American Heritage® Dictionary of the English Language, Fourth Edition
- A village of south-central England southeast of Reading. Its famed Royal Military College (now Academy) was founded in the 1790s.
“Sandhurst is big on moral courage and that means visibly taking your punishment when you fuck up.”
“Then there are the particular trees; a dark sturdy Irish yew in Sandhurst, a tall cypress near Lamberhurst, a chestnut like a puff-ball in the middle of Pembury green; two poplars near Hildenborough, whose outline exactly echoes that of the twin oasts in front of them; a magnificent cedar in Sevenoaks and, at a cross-roads at Eden Park, a huge and ancient elm which was cut down after about my twentieth journey but whose ghost I never fail to see.”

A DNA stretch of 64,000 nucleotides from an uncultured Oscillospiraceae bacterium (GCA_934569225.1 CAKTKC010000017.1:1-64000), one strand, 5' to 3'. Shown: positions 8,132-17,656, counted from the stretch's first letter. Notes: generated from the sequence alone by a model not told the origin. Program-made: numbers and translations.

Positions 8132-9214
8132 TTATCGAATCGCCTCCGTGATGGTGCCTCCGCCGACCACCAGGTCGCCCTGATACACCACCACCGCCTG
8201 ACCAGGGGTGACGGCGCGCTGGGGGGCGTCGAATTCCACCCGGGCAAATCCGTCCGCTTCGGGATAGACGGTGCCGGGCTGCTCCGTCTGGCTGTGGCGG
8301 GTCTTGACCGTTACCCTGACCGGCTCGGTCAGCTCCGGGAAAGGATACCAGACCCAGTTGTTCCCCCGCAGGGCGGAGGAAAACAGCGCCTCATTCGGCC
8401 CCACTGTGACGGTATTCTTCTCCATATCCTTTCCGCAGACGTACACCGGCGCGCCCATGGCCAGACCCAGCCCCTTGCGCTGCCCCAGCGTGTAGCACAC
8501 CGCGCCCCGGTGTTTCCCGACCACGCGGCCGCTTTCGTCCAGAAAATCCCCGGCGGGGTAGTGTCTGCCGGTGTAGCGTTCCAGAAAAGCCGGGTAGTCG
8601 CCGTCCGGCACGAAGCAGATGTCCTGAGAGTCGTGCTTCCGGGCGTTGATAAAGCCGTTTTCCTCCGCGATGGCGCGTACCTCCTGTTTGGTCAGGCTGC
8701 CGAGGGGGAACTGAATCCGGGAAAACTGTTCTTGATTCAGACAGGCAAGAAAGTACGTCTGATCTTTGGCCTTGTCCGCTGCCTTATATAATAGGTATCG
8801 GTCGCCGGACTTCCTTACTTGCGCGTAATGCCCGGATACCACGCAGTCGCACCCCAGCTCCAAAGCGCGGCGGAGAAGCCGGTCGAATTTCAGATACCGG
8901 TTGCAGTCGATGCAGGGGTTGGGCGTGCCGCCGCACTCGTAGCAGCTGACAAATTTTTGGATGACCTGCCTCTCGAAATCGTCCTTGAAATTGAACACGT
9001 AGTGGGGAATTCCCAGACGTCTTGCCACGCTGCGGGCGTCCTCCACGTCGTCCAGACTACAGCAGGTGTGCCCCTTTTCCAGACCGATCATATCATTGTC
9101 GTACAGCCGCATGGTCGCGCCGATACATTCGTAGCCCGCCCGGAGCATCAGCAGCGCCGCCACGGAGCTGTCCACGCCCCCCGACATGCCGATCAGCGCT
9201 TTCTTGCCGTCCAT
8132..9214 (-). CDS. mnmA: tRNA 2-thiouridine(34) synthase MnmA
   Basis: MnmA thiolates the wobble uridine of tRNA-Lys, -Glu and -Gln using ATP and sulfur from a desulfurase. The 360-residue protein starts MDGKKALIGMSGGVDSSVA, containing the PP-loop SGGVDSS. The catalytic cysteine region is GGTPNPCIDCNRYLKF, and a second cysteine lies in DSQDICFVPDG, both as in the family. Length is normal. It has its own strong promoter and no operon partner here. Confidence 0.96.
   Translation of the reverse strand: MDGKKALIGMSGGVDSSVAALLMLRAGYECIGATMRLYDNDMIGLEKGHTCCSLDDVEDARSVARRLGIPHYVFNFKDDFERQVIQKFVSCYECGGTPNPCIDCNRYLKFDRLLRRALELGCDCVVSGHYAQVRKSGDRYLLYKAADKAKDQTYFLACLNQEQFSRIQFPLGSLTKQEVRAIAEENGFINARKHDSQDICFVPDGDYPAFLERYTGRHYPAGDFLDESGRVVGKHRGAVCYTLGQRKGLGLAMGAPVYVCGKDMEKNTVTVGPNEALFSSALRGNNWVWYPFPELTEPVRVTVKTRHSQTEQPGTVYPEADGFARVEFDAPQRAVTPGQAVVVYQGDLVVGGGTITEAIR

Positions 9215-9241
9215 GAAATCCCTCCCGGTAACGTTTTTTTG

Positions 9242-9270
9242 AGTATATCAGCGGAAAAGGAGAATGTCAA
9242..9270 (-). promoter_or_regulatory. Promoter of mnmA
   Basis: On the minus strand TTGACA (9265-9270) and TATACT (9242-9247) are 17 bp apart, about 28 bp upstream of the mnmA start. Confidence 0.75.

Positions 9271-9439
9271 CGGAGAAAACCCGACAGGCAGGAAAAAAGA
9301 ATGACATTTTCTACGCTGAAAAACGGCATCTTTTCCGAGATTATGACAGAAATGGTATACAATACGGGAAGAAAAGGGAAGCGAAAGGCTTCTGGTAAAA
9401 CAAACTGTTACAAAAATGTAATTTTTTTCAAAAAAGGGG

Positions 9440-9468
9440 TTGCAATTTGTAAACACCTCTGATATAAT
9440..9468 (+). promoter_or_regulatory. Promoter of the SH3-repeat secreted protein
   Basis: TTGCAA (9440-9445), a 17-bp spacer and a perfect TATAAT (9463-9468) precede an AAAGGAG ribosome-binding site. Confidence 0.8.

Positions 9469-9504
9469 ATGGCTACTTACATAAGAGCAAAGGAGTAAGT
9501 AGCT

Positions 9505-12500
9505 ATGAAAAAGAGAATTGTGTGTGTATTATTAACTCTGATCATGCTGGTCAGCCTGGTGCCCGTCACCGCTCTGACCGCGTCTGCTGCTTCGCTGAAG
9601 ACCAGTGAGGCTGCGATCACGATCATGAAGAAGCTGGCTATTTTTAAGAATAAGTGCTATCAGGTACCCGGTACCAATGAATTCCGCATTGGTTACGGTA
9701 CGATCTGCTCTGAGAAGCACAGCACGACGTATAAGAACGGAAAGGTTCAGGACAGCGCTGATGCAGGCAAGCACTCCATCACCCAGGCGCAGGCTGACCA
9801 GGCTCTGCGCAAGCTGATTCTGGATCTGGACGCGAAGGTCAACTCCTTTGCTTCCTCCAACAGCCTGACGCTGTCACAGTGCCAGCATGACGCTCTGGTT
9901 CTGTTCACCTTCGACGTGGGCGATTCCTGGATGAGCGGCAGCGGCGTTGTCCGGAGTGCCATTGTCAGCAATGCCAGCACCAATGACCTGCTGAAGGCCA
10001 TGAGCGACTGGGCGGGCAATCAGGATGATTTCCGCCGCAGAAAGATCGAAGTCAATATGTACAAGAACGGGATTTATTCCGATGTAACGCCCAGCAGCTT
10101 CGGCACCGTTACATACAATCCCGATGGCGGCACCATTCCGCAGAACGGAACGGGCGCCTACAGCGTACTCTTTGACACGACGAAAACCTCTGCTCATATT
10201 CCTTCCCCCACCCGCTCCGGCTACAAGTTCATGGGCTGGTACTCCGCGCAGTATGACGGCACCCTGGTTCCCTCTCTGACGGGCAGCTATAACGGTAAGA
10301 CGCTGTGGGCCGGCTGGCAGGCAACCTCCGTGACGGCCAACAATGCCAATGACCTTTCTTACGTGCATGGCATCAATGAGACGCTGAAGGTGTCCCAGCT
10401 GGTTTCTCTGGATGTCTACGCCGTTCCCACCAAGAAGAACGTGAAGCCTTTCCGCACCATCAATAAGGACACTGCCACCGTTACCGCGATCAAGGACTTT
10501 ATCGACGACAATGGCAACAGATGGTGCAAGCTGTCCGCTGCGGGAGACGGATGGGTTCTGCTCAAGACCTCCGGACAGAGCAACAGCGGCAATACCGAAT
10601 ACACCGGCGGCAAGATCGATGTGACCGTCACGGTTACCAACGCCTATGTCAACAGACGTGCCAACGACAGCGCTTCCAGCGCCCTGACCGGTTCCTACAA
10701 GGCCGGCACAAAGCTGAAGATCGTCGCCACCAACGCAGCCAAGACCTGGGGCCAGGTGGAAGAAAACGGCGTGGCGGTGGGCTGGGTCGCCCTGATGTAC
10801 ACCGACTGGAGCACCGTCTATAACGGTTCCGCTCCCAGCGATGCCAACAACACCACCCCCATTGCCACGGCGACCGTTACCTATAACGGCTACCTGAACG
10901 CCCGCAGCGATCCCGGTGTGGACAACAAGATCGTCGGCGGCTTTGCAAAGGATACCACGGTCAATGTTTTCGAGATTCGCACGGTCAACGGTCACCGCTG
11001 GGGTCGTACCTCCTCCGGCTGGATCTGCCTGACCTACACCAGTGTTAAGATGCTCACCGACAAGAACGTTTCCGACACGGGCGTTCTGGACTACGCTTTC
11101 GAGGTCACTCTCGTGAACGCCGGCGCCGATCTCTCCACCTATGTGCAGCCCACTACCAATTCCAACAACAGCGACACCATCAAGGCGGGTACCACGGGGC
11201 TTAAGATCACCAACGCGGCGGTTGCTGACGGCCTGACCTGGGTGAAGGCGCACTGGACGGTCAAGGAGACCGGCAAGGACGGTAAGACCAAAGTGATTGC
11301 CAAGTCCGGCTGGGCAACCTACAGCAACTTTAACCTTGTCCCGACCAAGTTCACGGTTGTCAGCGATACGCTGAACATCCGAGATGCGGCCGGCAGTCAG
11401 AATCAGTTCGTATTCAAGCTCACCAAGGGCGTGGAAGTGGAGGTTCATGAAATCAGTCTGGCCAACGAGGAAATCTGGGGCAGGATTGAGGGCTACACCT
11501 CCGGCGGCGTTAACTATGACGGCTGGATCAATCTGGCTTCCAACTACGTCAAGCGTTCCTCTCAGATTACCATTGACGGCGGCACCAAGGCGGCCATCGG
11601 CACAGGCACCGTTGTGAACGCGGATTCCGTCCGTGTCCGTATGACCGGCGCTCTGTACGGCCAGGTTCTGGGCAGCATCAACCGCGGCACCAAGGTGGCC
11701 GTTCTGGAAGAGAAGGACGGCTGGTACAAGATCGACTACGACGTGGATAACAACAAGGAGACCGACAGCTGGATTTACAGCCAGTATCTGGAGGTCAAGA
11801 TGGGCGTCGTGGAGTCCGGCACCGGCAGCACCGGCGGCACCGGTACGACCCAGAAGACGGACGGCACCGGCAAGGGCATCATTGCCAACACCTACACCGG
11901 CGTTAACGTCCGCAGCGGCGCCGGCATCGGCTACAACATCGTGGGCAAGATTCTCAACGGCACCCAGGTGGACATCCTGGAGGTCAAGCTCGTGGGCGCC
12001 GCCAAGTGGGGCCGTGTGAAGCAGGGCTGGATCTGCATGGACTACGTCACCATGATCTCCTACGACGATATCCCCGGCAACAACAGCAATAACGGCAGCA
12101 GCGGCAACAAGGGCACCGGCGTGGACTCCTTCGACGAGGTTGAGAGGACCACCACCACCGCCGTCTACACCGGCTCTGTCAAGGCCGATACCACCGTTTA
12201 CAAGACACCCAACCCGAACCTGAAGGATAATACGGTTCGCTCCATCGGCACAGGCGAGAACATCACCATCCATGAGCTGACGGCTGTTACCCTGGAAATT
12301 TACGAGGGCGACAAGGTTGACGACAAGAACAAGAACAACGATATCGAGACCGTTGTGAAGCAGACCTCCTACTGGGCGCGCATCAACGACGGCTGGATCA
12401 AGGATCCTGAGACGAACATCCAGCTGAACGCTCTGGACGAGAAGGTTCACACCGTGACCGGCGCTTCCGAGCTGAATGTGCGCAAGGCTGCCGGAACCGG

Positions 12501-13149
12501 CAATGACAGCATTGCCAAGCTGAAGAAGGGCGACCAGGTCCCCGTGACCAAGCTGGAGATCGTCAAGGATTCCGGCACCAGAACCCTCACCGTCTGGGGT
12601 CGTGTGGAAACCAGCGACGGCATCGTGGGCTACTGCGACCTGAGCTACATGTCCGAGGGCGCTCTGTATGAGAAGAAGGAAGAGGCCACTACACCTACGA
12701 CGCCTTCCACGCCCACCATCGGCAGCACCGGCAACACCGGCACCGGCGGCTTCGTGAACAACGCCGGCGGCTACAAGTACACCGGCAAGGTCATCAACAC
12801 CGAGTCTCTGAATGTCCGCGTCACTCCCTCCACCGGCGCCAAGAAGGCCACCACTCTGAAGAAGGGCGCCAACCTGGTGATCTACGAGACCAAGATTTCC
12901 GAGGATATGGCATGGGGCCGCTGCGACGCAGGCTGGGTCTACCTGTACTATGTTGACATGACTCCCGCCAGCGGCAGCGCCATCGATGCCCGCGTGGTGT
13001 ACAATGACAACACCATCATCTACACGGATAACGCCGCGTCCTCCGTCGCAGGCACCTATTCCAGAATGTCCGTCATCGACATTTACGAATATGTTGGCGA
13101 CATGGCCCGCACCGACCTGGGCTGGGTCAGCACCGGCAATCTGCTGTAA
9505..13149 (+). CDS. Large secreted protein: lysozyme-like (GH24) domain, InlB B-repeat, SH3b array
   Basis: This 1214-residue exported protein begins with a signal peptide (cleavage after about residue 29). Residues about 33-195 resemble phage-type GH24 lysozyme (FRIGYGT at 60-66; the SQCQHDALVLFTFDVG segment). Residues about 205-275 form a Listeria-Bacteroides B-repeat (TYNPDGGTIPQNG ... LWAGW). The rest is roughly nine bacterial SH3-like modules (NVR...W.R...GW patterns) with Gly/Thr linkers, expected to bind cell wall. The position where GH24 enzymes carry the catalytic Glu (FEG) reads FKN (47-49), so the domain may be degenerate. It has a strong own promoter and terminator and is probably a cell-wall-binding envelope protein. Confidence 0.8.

“The prince has passed the entrance exam for the elite military academy Sandhurst, which is the equivalent of our West Point.”
“The 23-year-old royal, who is second in line to the British throne has been accepted at Sandhurst, which is an elite military academy.”
“But he -- right after he left Sandhurst, which is the English equivalent of West Point, he went to India.”
“COOPER: Yes, well, I imagine, though, it doesn't go down big at Sandhurst, which is a ...”
“KEEGAN: Well, for years, I taught at Sandhurst, which is Britain's West Point, which has the most wonderful library.”
“He readily assented, and the trip to Ballarat was speedily arranged, and also one to Sandhurst, which is the present name of Bendigo of gold-mining days.”
“In Kabul the idea - dubbed "Sandhurst in the sand" - has already won the approval of American and British commanders with Isaf, the international security and assistance force.”
“He did his military training at Sandhurst, which is the British version of”
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